BEIJING (Reuters) - A rocket developed by OneSpace failed to reach orbit after lifting off from a state launch facility in northwestern China, state media reported on Thursday, the second failed orbital launch by a privately funded Chinese firm in five months.
An anomaly occurred within “tens of seconds” after OneSpace’s OS-M1 rocket blasted off from the Jiuquan Satellite Launch Centre on Wednesday, the official Technology Daily reported, declaring that the launch had failed.
OneSpace’s rocket was carrying the Lingque-1B earth-observing satellite developed by Beijing-based ZeroG Lab. The satellite maker, partly funded by Shenzhen-listed Huaxun Fangzhou Co, has plans to build a network of remote sensing satellites.
Footage apparently from the launch site that was widely shared on Chinese social media showed the rocket lost control within a minute of takeoff. Reuters could not independently verify the video.
OneSpace CEO Shu Chang said his company is determined to continue with its research and development of rockets, the state-run China Daily newspaper said.
“We will endeavor to launch another OS-M carrier rocket, as well as two to three OS-X suborbital rockets before the end of this year,” Shu said.
“I accept today’s failure,” he said.
“Other solid-propellant carrier rockets before ours also have had setbacks in their development, but all of them passed through hard times and eventually succeeded. Explorations in science and technology have successes and failures. We will never flinch or quit.”
Tens of private Chinese space companies have joined a race in recent years to develop rockets capable of delivering low-cost micro-satellites with commercial applications, backed by mostly Chinese venture capital.
In May 2018, OneSpace became the first private firm to send an independently developed rocket into space. That was followed by successful suborbital launches by another company, iSpace, four months later.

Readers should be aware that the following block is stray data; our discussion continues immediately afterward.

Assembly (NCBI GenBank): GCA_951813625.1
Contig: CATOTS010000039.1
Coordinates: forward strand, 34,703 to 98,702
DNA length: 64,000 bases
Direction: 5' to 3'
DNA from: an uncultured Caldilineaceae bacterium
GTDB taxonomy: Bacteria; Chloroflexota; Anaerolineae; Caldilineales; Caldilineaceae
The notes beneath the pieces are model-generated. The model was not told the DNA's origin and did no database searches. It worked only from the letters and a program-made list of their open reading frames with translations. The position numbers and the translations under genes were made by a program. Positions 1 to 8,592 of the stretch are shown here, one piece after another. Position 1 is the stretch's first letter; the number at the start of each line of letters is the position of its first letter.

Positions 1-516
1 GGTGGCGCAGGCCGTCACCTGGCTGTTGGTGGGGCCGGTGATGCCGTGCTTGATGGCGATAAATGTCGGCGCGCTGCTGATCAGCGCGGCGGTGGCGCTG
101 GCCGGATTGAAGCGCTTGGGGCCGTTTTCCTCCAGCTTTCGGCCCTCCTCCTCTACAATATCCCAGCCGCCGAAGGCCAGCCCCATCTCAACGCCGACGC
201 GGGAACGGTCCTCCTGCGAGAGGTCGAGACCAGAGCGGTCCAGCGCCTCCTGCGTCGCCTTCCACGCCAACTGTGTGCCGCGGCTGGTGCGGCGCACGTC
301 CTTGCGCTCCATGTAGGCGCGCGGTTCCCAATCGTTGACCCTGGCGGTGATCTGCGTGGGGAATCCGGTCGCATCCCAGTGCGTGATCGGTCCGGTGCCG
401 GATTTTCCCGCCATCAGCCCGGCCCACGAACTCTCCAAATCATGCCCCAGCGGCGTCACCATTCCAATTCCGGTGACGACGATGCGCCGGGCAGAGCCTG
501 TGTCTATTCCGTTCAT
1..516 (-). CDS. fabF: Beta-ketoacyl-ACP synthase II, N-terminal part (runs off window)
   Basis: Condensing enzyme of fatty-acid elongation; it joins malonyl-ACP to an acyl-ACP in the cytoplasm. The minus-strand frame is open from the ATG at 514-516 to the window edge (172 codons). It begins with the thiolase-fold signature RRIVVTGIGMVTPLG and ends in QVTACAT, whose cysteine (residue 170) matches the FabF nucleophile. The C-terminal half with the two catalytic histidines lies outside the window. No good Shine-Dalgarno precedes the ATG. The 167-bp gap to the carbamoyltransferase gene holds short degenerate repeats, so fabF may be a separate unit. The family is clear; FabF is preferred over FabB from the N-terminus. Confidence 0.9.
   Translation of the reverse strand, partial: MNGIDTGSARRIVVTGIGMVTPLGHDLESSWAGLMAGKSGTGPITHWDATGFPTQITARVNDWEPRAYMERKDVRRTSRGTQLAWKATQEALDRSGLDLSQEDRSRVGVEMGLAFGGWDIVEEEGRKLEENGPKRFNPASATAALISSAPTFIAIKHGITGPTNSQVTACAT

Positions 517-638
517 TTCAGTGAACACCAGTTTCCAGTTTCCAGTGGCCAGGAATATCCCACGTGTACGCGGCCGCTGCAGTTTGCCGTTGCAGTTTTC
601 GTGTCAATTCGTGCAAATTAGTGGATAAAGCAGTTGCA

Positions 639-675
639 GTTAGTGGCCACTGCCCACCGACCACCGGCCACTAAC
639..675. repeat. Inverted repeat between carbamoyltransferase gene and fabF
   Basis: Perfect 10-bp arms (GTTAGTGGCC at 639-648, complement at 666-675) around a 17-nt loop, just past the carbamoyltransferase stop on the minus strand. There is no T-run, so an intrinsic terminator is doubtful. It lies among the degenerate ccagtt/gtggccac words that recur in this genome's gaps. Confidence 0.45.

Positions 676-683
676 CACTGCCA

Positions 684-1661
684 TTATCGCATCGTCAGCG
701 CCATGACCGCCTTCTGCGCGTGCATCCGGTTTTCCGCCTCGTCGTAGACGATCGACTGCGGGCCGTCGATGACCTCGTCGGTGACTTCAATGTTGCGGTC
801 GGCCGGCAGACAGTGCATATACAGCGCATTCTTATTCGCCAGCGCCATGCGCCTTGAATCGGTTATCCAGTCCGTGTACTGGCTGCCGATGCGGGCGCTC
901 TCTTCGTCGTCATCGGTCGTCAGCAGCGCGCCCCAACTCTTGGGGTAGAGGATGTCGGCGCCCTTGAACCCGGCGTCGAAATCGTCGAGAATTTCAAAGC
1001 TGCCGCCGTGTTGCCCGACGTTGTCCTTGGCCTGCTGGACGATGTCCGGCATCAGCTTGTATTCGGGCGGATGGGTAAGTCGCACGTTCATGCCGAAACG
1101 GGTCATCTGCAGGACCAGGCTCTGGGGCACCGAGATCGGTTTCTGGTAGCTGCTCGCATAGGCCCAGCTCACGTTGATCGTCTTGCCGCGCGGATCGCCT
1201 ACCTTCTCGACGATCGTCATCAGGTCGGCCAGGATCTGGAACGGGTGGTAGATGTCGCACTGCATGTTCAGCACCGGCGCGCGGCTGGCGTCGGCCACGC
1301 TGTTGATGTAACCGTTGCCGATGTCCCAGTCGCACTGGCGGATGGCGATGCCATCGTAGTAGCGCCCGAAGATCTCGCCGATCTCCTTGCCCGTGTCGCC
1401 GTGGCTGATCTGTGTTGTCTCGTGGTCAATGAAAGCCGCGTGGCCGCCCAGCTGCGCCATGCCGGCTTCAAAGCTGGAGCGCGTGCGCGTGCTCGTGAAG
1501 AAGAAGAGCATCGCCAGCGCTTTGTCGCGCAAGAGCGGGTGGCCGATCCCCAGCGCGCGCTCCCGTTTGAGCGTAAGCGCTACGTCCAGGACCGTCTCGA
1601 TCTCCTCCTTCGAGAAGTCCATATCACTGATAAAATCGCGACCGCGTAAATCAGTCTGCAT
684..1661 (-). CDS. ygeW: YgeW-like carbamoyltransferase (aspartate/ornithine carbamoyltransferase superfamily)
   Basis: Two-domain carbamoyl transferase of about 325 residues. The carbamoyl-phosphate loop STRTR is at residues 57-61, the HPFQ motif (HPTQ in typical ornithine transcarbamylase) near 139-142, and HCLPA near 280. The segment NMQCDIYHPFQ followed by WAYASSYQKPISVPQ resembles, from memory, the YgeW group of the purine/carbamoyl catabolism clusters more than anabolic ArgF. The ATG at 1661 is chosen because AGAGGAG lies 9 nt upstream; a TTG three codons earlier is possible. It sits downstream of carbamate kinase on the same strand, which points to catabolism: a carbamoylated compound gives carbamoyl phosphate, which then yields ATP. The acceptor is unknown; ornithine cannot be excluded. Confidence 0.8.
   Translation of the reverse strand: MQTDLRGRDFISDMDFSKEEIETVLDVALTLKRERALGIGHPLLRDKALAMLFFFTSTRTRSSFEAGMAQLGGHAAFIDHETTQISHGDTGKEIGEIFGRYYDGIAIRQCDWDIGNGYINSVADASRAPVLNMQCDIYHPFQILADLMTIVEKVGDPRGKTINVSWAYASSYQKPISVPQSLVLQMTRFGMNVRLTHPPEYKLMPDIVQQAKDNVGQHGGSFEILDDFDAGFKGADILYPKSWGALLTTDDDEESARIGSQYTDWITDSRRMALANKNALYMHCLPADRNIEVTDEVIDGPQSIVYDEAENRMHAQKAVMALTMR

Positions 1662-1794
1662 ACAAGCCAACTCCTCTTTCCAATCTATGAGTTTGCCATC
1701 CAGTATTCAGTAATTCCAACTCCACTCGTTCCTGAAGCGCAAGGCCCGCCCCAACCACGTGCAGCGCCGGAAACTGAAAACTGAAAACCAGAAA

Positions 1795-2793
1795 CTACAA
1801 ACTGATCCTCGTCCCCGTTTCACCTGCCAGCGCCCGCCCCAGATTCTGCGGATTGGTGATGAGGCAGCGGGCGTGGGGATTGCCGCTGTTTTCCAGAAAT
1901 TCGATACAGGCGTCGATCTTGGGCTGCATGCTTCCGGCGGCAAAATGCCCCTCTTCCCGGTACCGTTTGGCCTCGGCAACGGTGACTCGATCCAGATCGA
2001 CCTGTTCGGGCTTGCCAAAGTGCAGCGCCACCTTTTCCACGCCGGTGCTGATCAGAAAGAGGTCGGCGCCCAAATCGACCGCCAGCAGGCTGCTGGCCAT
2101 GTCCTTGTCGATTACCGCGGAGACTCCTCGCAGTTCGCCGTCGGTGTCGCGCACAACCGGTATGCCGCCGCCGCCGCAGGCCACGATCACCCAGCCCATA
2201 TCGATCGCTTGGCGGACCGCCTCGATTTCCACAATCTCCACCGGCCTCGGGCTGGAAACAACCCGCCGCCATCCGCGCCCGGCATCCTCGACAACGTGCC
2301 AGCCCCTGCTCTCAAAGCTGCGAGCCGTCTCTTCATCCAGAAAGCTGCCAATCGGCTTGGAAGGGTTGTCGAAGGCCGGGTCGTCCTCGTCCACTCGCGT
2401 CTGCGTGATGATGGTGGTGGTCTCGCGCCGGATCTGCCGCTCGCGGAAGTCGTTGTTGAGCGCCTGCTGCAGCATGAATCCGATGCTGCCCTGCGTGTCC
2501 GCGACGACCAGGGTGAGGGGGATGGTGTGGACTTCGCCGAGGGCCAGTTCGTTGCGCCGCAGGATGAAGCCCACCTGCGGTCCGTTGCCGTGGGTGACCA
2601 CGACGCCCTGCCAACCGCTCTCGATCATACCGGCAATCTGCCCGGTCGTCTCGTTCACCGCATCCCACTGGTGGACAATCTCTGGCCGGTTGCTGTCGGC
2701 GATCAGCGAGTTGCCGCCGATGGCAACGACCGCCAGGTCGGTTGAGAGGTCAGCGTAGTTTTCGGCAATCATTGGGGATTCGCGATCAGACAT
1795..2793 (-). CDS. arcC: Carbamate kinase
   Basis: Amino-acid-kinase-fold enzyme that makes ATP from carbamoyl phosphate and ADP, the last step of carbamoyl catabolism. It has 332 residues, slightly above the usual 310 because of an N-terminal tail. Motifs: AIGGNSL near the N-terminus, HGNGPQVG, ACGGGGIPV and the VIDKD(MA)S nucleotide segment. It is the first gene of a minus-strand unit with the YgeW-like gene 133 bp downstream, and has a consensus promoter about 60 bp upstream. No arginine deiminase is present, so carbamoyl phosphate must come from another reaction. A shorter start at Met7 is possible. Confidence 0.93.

The next step was to send a payload into orbit.
Beijing-based Landspace attempted to deliver a satellite into orbit in October but failed.
The push by private Chinese firms to send a payload into orbit is partly inspired by the recent technological success of U.S. firms, such as SpaceX and Blue Origin, following a series of engineering setbacks.
It is also encouraged by the Chinese government.
The State Council, or cabinet, said in a white paper in December 2016 the space industry was an important part of China’s overall development strategy.
Beijing encouraged private investors to participate in its push in a bid to commercialize some aspects of the space industry, setting up funds and opening up government launch sites for their use.
One of China’s near-term tasks is to develop major satellite systems of remote sensing, communications and broadcasting, and navigation and positioning.
President Xi Jinping has made becoming a space flight superpower a priority for the government since coming to office in 2012. The government aims to send a permanent manned space station into orbit by around 2022.
Reporting by Ryan Woo; Additional reporting by Ben Blanchard; Editing by Paul Tait and Toby Chopra
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